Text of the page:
• Cognitive flow: Have you ever participated in a task and lost track of time? Psychologists call this the state of flow, and it is known that in this heightened state of engagement, the brain is working at its best and learning potential is increased. We try and encourage the player to enter a state of flow in e-learning games by providing an immersive experience as well by asking the player to complete tasks that are challenging, interesting, and in scenarios with just enough emotional pressure or excitation to keep it interesting.

  • Safe practice environment: Video games and real-time simulations are good training vehicles because they are inherently safe. The player can practice a skill inside a game without any risk of bodily harm by repeating it in a virtual environment; this enables the player to experience freedom from physical repercussions and encourages exploration and active learning.

An astute reader may ask "What is the difference between e-learning games and consumer games?". This is a good question, which we would answer with "the learning outcomes themselves". A consumer game aims to teach the player how to play the game, how to master the mechanics, how to navigate the levels, and so on. An e-learning game uses the same design principles as consumer games, with the primary goal of achieving retention of the learning outcomes.


Introducing our game – Geography Quest

In our e-learning game, Geography Quest, we will follow the adventures of the player as park ranger, as you clean up the park to find the missing flags, participate in a trivia challenge/race, and then ultimately patrol your park helping the visitors with their questions. Through each chapter we not only build and extend our technology built inside Unity3D to achieve the design needs of this game, but we also apply the design considerations discussed earlier to develop compelling and effective e-learning content.

Our game will implement the following design features of an effective e-learning game:

  • Immersion

  • Spatial learning

  • Active learning

  • Reinforcement and conditioning

  • Emotional attachment

  • Cognitive flow

  • A safe practice environment


Comprehending the three Cs

To design the software for the user experience in a 3D game, we can break the problem down into three systems: the camera, the character, and the controls. In this chapter, we will build the foundation of our e-learning game by developing the framework for these components:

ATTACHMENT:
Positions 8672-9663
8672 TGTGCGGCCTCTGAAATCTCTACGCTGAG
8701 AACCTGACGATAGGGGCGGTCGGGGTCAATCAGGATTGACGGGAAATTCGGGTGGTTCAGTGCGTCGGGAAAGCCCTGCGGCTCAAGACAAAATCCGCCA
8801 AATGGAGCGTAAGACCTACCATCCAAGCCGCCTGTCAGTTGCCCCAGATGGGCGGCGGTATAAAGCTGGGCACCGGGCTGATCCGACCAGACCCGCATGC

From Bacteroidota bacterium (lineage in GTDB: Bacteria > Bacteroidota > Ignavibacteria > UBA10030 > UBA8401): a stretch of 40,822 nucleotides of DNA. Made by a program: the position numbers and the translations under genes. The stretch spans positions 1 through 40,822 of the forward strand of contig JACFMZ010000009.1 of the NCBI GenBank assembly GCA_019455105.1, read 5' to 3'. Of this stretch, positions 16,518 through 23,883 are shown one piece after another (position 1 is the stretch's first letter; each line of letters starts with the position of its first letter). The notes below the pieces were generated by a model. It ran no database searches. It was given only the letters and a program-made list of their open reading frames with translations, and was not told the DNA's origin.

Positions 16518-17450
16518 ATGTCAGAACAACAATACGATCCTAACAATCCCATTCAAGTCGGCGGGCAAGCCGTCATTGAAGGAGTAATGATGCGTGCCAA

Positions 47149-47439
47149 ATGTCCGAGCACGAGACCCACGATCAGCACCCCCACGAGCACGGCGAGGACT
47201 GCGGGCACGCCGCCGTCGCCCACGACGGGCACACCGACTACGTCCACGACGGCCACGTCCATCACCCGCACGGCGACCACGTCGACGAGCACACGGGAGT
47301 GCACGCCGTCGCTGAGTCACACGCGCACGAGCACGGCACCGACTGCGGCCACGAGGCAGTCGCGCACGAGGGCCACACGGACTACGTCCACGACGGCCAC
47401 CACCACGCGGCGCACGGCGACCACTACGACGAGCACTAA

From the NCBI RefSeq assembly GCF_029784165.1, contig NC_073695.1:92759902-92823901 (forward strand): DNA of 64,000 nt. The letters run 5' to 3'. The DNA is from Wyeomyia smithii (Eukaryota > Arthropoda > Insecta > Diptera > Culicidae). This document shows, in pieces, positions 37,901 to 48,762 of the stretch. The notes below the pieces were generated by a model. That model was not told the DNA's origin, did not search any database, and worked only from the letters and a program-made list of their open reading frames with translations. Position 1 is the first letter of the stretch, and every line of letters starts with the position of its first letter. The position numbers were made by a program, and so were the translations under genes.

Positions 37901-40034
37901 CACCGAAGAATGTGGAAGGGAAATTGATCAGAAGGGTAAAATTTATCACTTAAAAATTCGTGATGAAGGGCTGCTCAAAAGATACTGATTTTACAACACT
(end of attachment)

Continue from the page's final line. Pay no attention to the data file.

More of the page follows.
• Camera: This system is responsible for the virtual cinematography in the game. It ensures that the avatar is always on screen, that the relevant aspects of the 3D world are shown, and that this experience is achieved in a dynamic, interesting, and responsive way.

  • Character. This is the avatar itself. It is a 3D model of the personification of the player that is under direct user control. The character must represent the hero as well as possess the functional attributes necessary for the learning objectives.

  • Controls. This system refers to the control layer that the user interacts within the game. The genre and context of the game can and should affect how this system behaves. This system is impacted by the hardware that is available to the user to interact with. There are potentially many different input hardware devices we could choose to program for; while we may encounter gamepads, touch pads and touchscreens, and motion tracking cameras on potential target PCs, we will focus our attention on the traditional keyboard and mouse for input in our example.

These three systems are tightly coupled and are the trinity of the core 3D gameplay experience. Throughout a normal video game development cycle, we as game programmers may find ourselves making multiple iterations on these three systems until they "feel right". This is normal and is to be expected; however, the impact of changes in one system on the other two cannot be underestimated.


Creating our first scene

With these requirements in mind, let's build the framework:

  1. Create a plane, positioned at (0,0,0), and name it ground.

  2. Under Edit | Render Settings, go to the Skybox Material panel of the Inspector pane, and add one of the skybox materials from the skybox package.